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Four Ways to Guard Your Heart Against Offenses

Don’t let bitterness damage your relationships or your ministry

Ruth Puleo on July 20, 2018

I was walking a trail through the woods in the dark when suddenly my foot hit a rock, and down I went — flat on my face in the dirt. It took me a moment to grasp what had just occurred as the throb of an injured toe and scraped elbows became painfully evident. I had stumbled upon a stone, and it took me down hard!

Personal offenses can trip us up just as easily. As ministry leaders, we all stumble across people who scuff our feelings and bruise our egos. If we don’t protect our hearts from an accumulation of offenses, they will build to a point that it will damage our relationships with God, our family, and our friends, and spill over into our ministries.

Emotional wounds can cause us to react — even overreact — when a person or situation reminds us of past hurts. In turn, we may offend others.

Proverbs 4:23 tells us, “Above all else, guard your heart, for everything you do flows from it.” There are four things we can do to prevent offenses from taking root in our hearts.

Acknowledge That Offenses Happen to Everyone

Offenses are part of living as imperfect people, among imperfect people, in a fallen world. The person offending you has likely experienced offenses from someone else.

You must also admit that you have done or said things that offended others. If you are asking God to extend grace toward you for your actions and words, you must likewise extend grace and forgiveness to those who fail you.

Recognize the Destructive Power of Offenses

Satan intends to use offenses to destroy lives. In Matthew 18:7, Jesus cried, “Woe to the world because of offenses! For offenses must come, but woe to that man by whom the offense comes!” (NKJV).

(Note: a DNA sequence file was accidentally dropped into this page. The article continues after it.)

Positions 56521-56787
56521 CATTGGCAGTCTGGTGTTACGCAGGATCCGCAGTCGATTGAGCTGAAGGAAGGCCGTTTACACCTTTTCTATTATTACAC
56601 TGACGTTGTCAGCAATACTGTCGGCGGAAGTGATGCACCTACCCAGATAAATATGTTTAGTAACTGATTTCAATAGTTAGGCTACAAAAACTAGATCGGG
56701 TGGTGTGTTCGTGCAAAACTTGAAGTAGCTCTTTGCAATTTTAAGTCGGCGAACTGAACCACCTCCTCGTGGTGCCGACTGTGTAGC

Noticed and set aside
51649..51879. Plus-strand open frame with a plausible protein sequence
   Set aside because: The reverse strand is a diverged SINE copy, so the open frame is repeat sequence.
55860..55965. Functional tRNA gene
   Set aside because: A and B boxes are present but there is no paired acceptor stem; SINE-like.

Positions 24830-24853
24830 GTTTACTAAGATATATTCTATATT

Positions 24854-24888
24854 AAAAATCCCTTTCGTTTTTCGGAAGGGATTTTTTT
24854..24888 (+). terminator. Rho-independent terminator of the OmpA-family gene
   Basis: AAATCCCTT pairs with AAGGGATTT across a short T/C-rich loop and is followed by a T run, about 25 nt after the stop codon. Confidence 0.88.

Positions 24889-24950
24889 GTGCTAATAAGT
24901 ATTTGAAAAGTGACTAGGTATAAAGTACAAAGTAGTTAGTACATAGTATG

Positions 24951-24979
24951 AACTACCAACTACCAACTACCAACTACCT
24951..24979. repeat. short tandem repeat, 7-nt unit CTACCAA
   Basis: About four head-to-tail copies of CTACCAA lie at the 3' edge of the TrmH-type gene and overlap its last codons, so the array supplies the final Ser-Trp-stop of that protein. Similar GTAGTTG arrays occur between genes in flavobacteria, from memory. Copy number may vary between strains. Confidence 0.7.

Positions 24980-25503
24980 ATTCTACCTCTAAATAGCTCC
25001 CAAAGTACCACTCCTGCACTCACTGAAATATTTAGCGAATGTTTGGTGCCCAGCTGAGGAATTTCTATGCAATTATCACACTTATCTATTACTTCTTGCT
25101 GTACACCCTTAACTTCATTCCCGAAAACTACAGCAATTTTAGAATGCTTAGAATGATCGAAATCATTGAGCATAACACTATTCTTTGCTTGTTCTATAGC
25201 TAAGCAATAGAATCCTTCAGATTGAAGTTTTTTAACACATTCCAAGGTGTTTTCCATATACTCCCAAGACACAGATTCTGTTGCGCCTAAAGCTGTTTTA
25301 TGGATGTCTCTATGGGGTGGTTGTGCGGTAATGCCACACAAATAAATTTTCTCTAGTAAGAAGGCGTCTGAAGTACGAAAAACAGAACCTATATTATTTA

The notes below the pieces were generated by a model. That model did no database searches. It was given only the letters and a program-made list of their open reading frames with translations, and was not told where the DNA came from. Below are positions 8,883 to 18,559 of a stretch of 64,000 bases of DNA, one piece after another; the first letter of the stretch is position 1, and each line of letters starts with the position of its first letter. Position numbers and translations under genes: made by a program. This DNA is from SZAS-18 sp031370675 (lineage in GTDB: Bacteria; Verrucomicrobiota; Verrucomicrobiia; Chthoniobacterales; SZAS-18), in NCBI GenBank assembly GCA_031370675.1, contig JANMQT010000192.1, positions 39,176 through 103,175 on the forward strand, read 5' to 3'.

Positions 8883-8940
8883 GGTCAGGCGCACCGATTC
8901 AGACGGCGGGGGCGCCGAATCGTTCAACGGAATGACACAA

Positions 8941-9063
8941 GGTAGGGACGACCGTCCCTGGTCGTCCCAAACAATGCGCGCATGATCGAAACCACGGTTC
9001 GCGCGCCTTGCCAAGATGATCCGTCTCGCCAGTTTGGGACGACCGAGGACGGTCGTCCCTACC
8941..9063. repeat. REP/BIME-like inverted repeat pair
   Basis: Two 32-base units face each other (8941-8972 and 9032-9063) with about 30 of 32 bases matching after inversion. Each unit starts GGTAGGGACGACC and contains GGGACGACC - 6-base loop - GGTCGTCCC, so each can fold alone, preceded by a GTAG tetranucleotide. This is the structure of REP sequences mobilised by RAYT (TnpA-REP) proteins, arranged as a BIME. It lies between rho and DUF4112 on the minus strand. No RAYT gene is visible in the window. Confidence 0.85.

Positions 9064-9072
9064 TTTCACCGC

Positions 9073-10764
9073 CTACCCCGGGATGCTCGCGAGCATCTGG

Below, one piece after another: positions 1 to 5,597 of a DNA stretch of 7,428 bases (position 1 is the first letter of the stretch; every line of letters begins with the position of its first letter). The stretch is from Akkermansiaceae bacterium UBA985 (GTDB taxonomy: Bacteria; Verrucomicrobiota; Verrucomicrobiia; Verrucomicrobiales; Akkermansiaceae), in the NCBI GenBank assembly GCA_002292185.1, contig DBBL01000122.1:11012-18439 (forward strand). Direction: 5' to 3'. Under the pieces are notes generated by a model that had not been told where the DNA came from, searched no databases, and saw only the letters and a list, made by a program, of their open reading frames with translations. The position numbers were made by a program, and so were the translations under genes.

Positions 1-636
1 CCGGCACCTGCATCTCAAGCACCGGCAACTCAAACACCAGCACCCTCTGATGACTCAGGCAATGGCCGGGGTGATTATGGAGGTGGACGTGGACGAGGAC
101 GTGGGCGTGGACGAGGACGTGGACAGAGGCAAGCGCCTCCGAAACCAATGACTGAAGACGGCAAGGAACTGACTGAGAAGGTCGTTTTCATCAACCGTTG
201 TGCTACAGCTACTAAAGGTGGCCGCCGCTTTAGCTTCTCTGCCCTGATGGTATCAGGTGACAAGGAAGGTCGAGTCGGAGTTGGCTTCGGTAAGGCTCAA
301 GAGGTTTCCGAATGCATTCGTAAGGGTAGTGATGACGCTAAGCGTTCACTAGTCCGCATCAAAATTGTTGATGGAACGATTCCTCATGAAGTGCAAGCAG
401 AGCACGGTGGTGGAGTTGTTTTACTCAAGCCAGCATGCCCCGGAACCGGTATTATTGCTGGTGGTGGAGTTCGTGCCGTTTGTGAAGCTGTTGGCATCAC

If you are asking God to extend grace toward you for your actions and words, you must likewise extend grace and forgiveness to those who fail you.

The Greek word here for “offenses” — or “things that cause people to stumble” (NIV) — is skandalōn. This was a stick on which people placed bait to trap or snare animals. The English word “scandal” derives from this term. How many believers have become ensnared in bitterness, doubt, and misery because of offenses, slights, and scandals?

Scripture tells us to forgive one another — quickly (Ephesians 4:26) and repeatedly (Matthew 18:22). Jesus prayed that we would live in unity (John 17:22-23). Satan’s goal is to cause division between friends, church leaders and congregations.

Practicing forgiveness is the best way to keep the enemy from luring you into a situation that will hinder your relationships and ministry.

Invite God to Work in Your Heart

God can use offenses to develop your character and spiritual maturity. A natural response to an offense is to pull back and set up a wall of protection so that you will not be vulnerable the next time. However, if you are going to allow Christ to use this experience to grow you spiritually, you must put your ego aside.

Ask yourself these questions: Do I have to be right? Do I have to get my way? Can I set aside my feelings and make the other person’s best interest my priority? Is my ultimate desire to see our relationship strengthened and for Christ to receive glory from my actions?

Proverbs 19:11 says, “A person’s wisdom yields patience; it is to one’s glory to overlook an offense.”

Remember That You Get to Choose Who Wins

When encountering an offense, it’s easy to think that only one person can win or be right. However, the battle of offenses is not a battle between people, but rather between God and Satan.

You are never powerless, because you can choose how you will respond. If only one person wins in a conflict, you have not fulfilled the heart of the Father for everyone’s ultimate spiritual growth and character development.

Honor God in your relationships by choosing to express the value of the other person, choosing to listen and not interrupt, choosing to love unconditionally, and choosing to seek a resolution that will be beneficial to all.

This is my prayer: Lord Jesus, I bring this hurt to You today. I cannot heal my own heart, but You can. I want more than anything to be the person You use to reveal Your character and love to others through forgiveness and restoration. Please help me overcome my natural desire to fight for my way and help me to seek instead Your will for this situation and relationship.

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